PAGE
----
Album Review: Gorillaz

on Saturday, March 13, 2010
Words: Kieran Toms

Gorillaz - 'Plastic Beach'

Gorillaz - Plastic Beach
My first reaction to this album was to be wowed by its stellar line up. Then I remembered a quote by Mark E Smith, who features himself on 'Plastic Beach', about the Sven-era England team:
“A team of superstars is like a supergroup. It's like picking the best guitarist in Britain, the best drummer and the best singer, and expecting them to produce something that isn't prog-rock mush.”

And with the list of collaborators, and the whole cartoon character charade surrounding it all, you could in normal circumstances be forgiven for fearing this album would end up a load of self-indulgent nonsense.

Of course nothing surrounding Gorillaz could be described as "normal", and besides, they’ve made it work before. 'Plastic Beach' is indeed ambitious: not only does it open with a grand orchestral intro, but the first song also starts with a minute of instrumental opulence from the Hypnotic Brass Ensemble.

But when an album is as finely crafted as this, you think, why not go over the top? You realise the whole cartoon character business is just escapism, removing the band from the any mundane worries about "authenticity" that might plague other bands – 2D, Murdoc and the rest of the band don’t need to worry about fans or press or blogs. The dedicated and complete immersion of all involved into this alternative world mean that you too can let yourself go, and simply enjoy the record for what it is.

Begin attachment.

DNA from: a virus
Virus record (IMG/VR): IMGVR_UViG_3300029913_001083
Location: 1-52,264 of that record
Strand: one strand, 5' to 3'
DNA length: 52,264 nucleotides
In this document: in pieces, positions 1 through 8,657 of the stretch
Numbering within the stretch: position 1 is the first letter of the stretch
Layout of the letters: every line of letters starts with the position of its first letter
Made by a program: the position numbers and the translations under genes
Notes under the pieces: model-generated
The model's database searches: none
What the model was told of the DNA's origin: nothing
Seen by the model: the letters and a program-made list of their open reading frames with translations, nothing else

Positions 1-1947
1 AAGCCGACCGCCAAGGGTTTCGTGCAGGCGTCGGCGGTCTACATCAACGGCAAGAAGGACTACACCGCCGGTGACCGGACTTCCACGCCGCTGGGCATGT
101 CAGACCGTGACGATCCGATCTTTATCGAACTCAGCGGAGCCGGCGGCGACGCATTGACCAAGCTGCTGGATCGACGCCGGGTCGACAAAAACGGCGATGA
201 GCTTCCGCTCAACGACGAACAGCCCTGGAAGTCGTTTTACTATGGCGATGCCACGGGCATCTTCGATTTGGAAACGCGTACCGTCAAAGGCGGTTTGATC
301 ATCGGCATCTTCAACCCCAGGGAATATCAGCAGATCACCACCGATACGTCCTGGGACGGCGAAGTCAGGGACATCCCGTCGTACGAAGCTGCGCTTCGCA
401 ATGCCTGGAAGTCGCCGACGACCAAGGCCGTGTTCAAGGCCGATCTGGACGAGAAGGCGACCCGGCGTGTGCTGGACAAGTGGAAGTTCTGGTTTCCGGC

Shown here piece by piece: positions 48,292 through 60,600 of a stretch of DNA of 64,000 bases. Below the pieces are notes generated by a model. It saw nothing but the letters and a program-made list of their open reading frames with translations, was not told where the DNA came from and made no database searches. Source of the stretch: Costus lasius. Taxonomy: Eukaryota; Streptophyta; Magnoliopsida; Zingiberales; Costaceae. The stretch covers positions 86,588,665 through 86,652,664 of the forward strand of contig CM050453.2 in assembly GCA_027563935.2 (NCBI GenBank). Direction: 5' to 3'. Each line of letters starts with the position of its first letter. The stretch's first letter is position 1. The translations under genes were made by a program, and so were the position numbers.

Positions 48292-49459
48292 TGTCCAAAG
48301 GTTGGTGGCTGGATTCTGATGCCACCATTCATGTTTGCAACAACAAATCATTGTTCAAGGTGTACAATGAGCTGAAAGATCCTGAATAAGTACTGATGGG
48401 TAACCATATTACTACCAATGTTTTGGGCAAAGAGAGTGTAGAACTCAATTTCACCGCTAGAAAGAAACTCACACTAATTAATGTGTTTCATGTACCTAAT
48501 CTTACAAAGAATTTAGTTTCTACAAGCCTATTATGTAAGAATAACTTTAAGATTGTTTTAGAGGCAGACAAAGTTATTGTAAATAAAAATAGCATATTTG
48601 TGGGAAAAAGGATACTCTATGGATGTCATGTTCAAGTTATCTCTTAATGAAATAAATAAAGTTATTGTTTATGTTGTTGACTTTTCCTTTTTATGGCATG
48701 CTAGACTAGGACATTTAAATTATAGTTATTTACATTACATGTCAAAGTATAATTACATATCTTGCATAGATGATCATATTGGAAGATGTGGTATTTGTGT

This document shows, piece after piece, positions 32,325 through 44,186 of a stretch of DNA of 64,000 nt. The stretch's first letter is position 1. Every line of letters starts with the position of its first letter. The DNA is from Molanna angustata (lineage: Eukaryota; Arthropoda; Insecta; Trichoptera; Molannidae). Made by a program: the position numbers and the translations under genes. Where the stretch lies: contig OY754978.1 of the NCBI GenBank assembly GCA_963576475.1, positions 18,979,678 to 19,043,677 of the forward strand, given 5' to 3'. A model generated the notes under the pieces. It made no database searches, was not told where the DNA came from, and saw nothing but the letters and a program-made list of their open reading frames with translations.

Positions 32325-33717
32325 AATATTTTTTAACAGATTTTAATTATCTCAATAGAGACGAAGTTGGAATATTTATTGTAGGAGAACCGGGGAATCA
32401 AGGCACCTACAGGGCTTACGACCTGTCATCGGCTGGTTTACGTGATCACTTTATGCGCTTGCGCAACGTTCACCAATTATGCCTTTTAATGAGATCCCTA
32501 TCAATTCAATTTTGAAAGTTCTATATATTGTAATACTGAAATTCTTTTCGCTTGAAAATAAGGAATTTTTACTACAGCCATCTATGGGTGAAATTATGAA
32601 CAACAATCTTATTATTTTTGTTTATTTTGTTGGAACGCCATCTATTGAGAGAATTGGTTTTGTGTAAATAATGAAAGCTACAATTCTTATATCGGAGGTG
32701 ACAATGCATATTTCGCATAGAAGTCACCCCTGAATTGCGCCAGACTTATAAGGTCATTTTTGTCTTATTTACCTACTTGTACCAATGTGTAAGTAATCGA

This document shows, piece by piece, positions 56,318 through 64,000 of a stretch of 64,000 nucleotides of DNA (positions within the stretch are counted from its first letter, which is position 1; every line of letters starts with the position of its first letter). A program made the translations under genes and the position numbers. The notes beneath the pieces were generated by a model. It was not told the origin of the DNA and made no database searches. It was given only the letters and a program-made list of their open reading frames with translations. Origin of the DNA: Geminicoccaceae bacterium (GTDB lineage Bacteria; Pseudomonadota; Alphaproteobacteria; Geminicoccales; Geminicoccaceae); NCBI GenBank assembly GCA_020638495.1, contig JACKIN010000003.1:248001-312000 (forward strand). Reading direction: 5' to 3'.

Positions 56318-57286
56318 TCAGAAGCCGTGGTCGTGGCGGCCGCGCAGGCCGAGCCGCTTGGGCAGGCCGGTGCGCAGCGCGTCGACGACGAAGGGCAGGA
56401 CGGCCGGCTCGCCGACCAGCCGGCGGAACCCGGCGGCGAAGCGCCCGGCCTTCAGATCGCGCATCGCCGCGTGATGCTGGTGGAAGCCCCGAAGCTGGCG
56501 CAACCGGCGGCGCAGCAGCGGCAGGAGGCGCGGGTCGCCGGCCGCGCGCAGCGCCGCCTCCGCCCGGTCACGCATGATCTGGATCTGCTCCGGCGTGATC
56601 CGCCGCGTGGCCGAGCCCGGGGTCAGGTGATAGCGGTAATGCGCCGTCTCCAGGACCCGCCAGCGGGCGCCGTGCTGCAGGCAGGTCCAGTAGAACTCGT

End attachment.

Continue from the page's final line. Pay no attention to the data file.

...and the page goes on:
Albarn knows what he’s doing - the songs are well written, almost under-written it seems at times - some tracks seem on first listen to be almost structure-less, only for further plays to reveal hidden layers and depth. Gorillaz make excellent use of the guests – they never seem superfluous - with Bobby Womack (as on 'Stylo' and 'Cloud Of Unknowing') and Lou Reed’s ('Some Kind Of Nature') contributions particularly impressing. And despite the presence of luscious strings, laser-like synths and monstrous beats, there are moments, particularly on the tracks without guests, when this album actually becomes understated.

'Plastic Beach' isn’t perfect. At sixteen tracks it could perhaps be trimmed a little, and it’s lacking in much emotional depth – which is perhaps inconsequential, this being pop album after all - but it does mean that 'Plastic Beach' never quite took my breath away. But it is nonetheless a mightily impressive achievement, and more importantly, a great deal of fun to listen to.

'Plastic Beach' is out now. Stream/buy at we7.

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